older disk wheels used rivets through the hub flanges in to the carbon sides so maybe thats worth considering in addition to a bond. the hardest part as i see it to this project is true-ness of the wheel in roundness when creating the central hole for the axle. Bonding to the rim is a critical element, the mid 90s through to mid 00s mavic comete suffered from a small bond area which has been know to delaminate. I feel the properties of the glue dont need to be a strong as you think if the surface area is there, an overly hard/brittle formula may sheer sooner than something with a bit more flex given the vibrations and stresses it will be subject to but thats just my own personal view. A foam core is a good idea for a flat sided disc. Ive seen the inside of an old Ambrosio glass fiber disc is made a bit like that/ old skool surfboard way. My Cinelli Carbon Fiber again a Gipiemme creation has the best sound of any disc i have used both old or modern and is probably the most rigid too being full carbon, lenticular and hollow inside. Prepreg might be over complicating things. Have you seen the instructibles on the DIY disc wheel? vac bagging the layup against glass or a very flat surface to make each side.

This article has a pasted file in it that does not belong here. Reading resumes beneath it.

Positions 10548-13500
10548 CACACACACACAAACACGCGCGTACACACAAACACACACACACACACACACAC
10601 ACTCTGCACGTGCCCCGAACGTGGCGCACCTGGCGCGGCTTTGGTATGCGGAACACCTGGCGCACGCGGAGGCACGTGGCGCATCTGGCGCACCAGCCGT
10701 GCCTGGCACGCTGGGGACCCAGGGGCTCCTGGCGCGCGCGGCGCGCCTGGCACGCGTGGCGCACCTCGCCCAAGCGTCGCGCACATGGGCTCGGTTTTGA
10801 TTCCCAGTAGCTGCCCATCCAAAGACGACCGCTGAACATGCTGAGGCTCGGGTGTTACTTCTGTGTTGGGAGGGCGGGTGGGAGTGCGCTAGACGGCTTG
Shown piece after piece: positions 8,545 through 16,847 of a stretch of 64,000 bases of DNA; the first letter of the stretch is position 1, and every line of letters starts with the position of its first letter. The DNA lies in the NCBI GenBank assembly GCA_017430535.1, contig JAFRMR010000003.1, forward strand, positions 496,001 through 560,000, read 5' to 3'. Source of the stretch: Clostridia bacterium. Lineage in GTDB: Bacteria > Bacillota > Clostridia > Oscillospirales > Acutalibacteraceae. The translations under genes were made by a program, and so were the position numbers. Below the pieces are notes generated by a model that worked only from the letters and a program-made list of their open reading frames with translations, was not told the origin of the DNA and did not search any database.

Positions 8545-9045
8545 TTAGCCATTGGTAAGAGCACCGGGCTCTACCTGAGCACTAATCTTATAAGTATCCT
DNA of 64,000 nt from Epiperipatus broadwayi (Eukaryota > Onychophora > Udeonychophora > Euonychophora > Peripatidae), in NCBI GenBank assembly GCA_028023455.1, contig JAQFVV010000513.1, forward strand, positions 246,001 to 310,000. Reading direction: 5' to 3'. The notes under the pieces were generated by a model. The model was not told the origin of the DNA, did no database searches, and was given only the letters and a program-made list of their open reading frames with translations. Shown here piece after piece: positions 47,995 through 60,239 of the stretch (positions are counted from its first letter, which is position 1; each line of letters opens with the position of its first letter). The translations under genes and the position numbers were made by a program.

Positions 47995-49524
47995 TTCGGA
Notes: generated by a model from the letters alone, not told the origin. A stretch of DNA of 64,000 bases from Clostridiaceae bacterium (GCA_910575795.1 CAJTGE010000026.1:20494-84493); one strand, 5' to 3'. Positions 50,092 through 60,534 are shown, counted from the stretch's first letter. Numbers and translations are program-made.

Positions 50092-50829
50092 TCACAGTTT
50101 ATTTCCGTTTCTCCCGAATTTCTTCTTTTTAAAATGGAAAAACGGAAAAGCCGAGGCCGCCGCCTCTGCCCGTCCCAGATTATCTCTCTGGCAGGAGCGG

I've only got access to pre-preg. Besides, it's way easier than wet layup!
For the smaller wheel I've got a glass plate. For the bigger one we've got sheets of aluminium sandwich specifically for laying up flat items and I can stick some PTFE down onto it to prevent the surface pin holing.
Bonding the two halves together and getting them parallel is no problem. Truing it up on the hub should be no problem with a dti.
Riveting isn't a good idea in my mind, because you lose fibre continuity and I think 9323 is strong enough. It's a tough adhesive, specifically for sticking aerospace parts together and tabbing high strength test specimens.
Any ideas what to use as a mould for a hollow lenticular are welcome.
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